• Granite is an igneous rock made up of quartz, mica, and feldspar. Its coarse-grained texture, interlocking crystals, and exposure to intense temperatures make it heat-resistant, durable, and low maintenance. However, it is also expensive. The cost of granite worktops could reach around £1,150 per square metre.

  • Marble is sought after for its luxurious and elegant appearance, which partly explains why the typical cost of marble worktops is over $2,000 per square metre. It is also available in several beautiful patterns and colours, such as white and pink. Like granite, this metamorphic rock composed of calcite or dolomite is strong. But a marble worktop is also more prone to scratching and staining, so it is more high-maintenance.

Engineered stone worktops

Although natural stone worktops are gorgeous and durable, their patterns and shades are sometimes inconsistent. They are also porous and can be prone to scratches and chipping.

You can opt for engineered stone if you want a good balance of aesthetics, function, and hard-wearing. These worktops are a type of composite material. They feature stones, such as crushed granite, and an adhesive, such as resin or cement, to bind them, creating a solid surface. Some of the most popular types are:

  • Quartz benchtops have over 60% quartz, adhesive, and pigment. They are popular because they are scratch-resistant. Moreover, they are available in different variants. Picking the right tile or slab worktops to go with your home theme is easy.

  • Engineered marble contains crushed marble and resin. It is an excellent alternative to pure marble because this is less vulnerable to stains and scratches.

  • Porcelain has china clay or kaolinite, feldspar, and silica. Besides giving your worktop a glossy look, it is chip- and stain-resistant. This engineered stone worktop can even withstand UV light, so it is ideal for outdoor kitchens. Thus, the cost of kitchen worktops with porcelain of almost £1,100 is unsurprising.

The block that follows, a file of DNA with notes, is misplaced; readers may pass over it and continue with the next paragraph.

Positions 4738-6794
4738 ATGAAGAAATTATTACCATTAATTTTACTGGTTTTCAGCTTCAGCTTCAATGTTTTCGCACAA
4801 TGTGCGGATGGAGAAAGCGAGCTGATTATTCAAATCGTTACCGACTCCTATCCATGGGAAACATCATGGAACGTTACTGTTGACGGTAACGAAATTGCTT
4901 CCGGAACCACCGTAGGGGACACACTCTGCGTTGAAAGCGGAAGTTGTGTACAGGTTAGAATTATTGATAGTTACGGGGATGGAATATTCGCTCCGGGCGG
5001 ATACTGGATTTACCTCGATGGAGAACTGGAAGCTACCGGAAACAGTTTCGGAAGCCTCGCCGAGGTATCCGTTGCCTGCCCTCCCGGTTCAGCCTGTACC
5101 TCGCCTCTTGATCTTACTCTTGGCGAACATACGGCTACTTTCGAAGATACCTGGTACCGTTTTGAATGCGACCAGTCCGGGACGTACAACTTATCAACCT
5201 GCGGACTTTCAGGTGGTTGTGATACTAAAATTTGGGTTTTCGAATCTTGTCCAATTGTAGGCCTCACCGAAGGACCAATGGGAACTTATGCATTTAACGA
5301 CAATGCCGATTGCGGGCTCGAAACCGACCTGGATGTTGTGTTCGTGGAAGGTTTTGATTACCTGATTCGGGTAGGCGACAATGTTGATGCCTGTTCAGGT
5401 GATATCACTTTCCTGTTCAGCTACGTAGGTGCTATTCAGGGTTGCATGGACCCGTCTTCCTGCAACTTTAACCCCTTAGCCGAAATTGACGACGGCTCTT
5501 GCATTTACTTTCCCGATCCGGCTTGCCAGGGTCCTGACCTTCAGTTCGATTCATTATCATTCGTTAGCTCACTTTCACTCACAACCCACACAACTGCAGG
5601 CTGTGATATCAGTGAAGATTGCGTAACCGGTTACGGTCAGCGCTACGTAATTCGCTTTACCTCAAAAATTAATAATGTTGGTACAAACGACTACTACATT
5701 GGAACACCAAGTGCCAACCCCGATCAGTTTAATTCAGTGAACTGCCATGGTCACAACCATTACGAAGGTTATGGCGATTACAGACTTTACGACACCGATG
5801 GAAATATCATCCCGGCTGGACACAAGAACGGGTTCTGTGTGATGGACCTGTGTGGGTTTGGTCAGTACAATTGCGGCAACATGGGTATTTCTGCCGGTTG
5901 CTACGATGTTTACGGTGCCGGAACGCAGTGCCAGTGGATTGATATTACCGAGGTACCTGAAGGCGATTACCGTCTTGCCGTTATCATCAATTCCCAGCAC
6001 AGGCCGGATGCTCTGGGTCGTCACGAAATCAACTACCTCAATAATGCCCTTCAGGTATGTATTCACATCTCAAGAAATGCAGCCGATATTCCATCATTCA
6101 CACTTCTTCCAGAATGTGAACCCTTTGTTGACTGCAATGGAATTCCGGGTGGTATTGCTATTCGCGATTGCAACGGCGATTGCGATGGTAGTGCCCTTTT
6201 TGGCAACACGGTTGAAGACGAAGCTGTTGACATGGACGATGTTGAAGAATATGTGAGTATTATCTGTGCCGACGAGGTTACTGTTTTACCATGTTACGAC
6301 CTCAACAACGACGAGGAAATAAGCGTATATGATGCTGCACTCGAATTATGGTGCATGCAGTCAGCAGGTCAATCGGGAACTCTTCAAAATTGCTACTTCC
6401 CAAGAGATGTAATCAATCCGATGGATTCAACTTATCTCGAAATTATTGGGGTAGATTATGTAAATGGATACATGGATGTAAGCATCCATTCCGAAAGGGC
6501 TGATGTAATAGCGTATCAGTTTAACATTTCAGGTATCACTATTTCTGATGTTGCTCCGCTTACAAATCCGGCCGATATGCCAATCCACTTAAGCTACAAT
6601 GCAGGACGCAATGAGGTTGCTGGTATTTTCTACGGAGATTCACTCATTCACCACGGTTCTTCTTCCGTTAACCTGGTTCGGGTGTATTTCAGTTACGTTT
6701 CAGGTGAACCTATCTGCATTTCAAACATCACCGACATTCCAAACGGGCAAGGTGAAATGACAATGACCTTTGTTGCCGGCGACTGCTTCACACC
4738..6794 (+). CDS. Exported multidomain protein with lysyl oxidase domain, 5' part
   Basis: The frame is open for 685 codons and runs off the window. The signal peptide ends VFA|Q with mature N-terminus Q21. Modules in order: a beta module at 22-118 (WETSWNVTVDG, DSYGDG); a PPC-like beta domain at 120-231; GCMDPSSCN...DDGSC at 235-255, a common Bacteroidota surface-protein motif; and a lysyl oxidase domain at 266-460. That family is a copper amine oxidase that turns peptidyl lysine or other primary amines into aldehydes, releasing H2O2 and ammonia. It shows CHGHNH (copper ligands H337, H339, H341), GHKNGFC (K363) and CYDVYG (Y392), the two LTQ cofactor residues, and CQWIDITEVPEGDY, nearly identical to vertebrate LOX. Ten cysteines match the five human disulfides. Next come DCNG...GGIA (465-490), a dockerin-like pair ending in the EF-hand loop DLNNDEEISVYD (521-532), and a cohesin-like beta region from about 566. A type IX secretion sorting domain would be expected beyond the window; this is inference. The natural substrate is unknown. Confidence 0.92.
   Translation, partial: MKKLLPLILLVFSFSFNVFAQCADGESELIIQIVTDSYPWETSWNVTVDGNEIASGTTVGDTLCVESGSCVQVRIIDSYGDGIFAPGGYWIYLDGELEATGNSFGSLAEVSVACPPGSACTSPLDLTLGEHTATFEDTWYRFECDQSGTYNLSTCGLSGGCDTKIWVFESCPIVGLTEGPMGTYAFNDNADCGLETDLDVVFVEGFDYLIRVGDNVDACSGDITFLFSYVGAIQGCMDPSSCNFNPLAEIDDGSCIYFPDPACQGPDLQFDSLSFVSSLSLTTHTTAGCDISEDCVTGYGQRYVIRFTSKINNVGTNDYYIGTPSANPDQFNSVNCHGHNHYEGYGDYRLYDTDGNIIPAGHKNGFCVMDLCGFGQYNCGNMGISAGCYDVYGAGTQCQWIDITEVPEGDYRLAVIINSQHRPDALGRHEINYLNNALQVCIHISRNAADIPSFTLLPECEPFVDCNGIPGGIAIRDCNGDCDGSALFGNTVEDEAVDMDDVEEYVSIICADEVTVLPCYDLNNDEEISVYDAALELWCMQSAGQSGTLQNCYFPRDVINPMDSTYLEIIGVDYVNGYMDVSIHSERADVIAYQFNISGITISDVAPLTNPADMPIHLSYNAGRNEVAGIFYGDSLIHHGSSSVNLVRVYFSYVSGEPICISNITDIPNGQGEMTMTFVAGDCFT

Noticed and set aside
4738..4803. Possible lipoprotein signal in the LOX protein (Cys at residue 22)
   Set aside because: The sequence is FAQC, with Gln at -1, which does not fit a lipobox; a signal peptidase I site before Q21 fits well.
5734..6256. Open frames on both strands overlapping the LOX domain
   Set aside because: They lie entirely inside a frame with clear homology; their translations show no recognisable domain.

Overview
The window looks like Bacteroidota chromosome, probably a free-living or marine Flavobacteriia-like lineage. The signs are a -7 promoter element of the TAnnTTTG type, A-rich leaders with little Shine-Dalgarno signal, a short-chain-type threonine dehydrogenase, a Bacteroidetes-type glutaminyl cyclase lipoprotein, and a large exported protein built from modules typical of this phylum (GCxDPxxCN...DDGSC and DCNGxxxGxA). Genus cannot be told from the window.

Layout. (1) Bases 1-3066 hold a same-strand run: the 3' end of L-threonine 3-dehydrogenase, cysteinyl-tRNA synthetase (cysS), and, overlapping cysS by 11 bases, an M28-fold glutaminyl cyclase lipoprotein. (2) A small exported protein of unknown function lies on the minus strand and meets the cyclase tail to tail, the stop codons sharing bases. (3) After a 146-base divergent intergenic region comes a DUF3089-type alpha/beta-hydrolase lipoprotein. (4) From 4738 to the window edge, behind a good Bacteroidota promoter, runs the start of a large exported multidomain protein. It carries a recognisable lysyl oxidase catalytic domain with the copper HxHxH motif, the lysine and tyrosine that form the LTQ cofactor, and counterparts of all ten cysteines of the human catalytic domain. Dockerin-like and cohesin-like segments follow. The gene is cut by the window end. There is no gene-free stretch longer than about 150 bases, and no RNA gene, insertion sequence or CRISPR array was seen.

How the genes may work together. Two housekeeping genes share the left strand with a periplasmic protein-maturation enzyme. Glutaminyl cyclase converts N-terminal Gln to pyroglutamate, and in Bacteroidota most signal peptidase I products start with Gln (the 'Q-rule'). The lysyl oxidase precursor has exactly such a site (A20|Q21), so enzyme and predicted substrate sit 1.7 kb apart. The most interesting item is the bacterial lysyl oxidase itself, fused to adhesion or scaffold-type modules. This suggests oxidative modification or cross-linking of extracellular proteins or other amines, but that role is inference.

Concrete worktops

Your best bet is concrete if you want a more customised appearance and texture to your new worktop. The one-part-cement and three-part-sand material works like a canvas. You can add different colours and produce unique patterns to make your kitchen stand out.

It is also hard-wearing, like natural and engineered stone. Plus, it is cheaper to buy per square metre. However, concrete worktops are highly prone to breaking and chipping. And because they are so porous, they require regular sealing.

Wooden kitchen worktops

Those looking for a more sustainable or eco-friendly worktop can consider a wood one. A staple in traditional themed kitchens (think cottage core, shabby chic, or country cabin), this natural material is famous for its warmth and beauty. It is also available in many varieties, from oak to birch and bamboo.

These kitchen worktops can also be as long-lasting as engineered stone and are slightly cheaper per square metre than natural stone. However, their porosity means they also need regular sealing. When exposed to water over time, they can warp or dent.

Laminate worktops

Laminate kitchen worktops are the cheapest on the list. This also means that the cost of kitchen worktops with this material is affordable. Overall, it makes a great choice for homeowners on a tight budget.

Composed of several layers of plastic, kraft paper, and adhesive, laminate worktops are easier to mass-produce and customise. Thus, you will find a wide variety of laminates, some of which can mimic the appearance of other materials, such as engineered stone.

A laminate worktop is also easy to clean and maintain because it is non-porous. The problem is that you cannot expect a laminate surface to have a similar service life to an engineered stone worktop.

2. Installation

kitchen worktop installation

Another factor that can impact the kitchen worktop replacement cost is installation, especially the level of complexity and specialised skills needed. Is the material thick? Does it require more work, such as buffing, cutting, and sealing?